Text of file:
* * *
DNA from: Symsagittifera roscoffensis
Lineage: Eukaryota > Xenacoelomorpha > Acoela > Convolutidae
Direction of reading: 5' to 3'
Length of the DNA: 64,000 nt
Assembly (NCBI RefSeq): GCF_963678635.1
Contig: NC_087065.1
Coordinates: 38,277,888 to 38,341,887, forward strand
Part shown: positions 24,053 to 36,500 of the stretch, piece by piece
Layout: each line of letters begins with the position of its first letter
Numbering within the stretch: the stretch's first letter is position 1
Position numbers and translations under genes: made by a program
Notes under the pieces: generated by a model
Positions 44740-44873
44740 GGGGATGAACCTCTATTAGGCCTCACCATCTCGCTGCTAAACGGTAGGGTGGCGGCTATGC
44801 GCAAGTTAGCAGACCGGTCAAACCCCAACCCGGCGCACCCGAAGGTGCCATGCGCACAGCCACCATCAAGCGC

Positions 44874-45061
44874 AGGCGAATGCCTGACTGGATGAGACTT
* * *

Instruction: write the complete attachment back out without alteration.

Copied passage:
DNA from: Symsagittifera roscoffensis
Lineage: Eukaryota > Xenacoelomorpha > Acoela > Convolutidae
Direction of reading: 5' to 3'
Length of the DNA: 64,000 nt
Assembly (NCBI RefSeq): GCF_963678635.1
Contig: NC_087065.1
Coordinates: 38,277,888 to 38,341,887, forward strand
Part shown: positions 24,053 to 36,500 of the stretch, piece by piece
Layout: each line of letters begins with the position of its first letter
Numbering within the stretch: the stretch's first letter is position 1
Position numbers and translations under genes: made by a program
Notes under the pieces: generated by a model
Positions 44740-44873
44740 GGGGATGAACCTCTATTAGGCCTCACCATCTCGCTGCTAAACGGTAGGGTGGCGGCTATGC
44801 GCAAGTTAGCAGACCGGTCAAACCCCAACCCGGCGCACCCGAAGGTGCCATGCGCACAGCCACCATCAAGCGC

Positions 44874-45061
44874 AGGCGAATGCCTGACTGGATGAGACTT